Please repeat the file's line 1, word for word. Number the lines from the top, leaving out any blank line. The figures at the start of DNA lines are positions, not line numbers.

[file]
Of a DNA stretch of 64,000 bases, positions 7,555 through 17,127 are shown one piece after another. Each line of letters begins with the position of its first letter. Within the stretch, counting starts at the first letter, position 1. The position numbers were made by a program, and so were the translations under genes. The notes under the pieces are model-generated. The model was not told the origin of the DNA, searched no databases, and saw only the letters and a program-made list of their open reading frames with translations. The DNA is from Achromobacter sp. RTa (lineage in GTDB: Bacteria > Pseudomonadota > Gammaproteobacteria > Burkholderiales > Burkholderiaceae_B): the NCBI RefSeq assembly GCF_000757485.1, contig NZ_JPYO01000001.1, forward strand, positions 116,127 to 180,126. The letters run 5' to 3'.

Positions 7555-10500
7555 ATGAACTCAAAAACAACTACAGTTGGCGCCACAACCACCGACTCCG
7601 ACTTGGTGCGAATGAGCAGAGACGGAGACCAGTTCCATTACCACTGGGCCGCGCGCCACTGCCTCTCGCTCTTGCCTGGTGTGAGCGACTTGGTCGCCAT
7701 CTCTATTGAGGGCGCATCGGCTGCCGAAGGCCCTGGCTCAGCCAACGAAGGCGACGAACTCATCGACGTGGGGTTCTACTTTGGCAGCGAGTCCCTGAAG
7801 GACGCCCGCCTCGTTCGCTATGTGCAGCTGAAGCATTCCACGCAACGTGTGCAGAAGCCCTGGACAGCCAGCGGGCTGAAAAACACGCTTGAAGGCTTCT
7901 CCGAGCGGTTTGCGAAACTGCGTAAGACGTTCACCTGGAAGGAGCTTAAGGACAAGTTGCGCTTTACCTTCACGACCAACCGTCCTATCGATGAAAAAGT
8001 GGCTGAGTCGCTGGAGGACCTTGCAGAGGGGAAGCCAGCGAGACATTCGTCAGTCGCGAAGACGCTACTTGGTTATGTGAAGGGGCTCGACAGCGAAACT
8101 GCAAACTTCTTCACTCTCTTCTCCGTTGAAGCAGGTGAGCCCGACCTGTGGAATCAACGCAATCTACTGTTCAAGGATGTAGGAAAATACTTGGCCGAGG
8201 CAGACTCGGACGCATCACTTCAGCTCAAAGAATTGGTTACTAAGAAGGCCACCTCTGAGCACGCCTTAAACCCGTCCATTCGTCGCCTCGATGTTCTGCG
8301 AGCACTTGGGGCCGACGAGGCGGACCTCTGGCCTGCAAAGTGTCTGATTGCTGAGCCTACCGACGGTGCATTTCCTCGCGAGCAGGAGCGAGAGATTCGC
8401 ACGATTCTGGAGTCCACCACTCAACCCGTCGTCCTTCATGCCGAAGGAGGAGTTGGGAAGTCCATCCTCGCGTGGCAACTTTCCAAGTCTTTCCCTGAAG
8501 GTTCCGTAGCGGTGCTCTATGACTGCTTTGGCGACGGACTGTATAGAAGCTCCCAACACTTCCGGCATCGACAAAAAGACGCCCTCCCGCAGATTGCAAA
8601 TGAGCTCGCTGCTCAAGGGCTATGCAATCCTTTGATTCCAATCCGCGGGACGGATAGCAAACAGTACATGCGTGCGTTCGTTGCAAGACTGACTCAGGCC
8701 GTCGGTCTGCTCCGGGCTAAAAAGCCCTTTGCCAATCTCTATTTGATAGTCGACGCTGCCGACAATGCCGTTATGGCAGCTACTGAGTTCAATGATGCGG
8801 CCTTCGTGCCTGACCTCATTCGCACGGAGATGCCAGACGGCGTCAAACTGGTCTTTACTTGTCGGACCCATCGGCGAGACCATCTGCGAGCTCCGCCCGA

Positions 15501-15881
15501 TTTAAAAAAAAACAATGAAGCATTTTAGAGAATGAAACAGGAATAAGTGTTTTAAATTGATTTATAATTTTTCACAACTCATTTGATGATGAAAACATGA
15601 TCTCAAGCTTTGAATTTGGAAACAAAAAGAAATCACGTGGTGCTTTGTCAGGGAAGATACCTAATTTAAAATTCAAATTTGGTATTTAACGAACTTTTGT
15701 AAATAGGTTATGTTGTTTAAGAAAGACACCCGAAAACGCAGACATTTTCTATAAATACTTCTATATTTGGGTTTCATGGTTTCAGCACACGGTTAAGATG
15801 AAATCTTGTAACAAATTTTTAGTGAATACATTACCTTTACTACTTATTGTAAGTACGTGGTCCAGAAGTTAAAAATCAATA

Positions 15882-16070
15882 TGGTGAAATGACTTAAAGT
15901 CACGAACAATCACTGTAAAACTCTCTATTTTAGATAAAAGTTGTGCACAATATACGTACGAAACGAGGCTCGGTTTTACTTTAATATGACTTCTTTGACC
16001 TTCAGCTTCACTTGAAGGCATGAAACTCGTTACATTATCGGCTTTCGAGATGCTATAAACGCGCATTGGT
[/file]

Of a DNA stretch of 64,000 bases, positions 7,555 through 17,127 are shown one piece after another. Each line of letters begins with the position of its first letter. Within the stretch, counting starts at the first letter, position 1. The position numbers were made by a program, and so were the translations under genes. The notes under the pieces are model-generated. The model was not told the origin of the DNA, searched no databases, and saw only the letters and a program-made list of their open reading frames with translations. The DNA is from Achromobacter sp. RTa (lineage in GTDB: Bacteria > Pseudomonadota > Gammaproteobacteria > Burkholderiales > Burkholderiaceae_B): the NCBI RefSeq assembly GCF_000757485.1, contig NZ_JPYO01000001.1, forward strand, positions 116,127 to 180,126. The letters run 5' to 3'.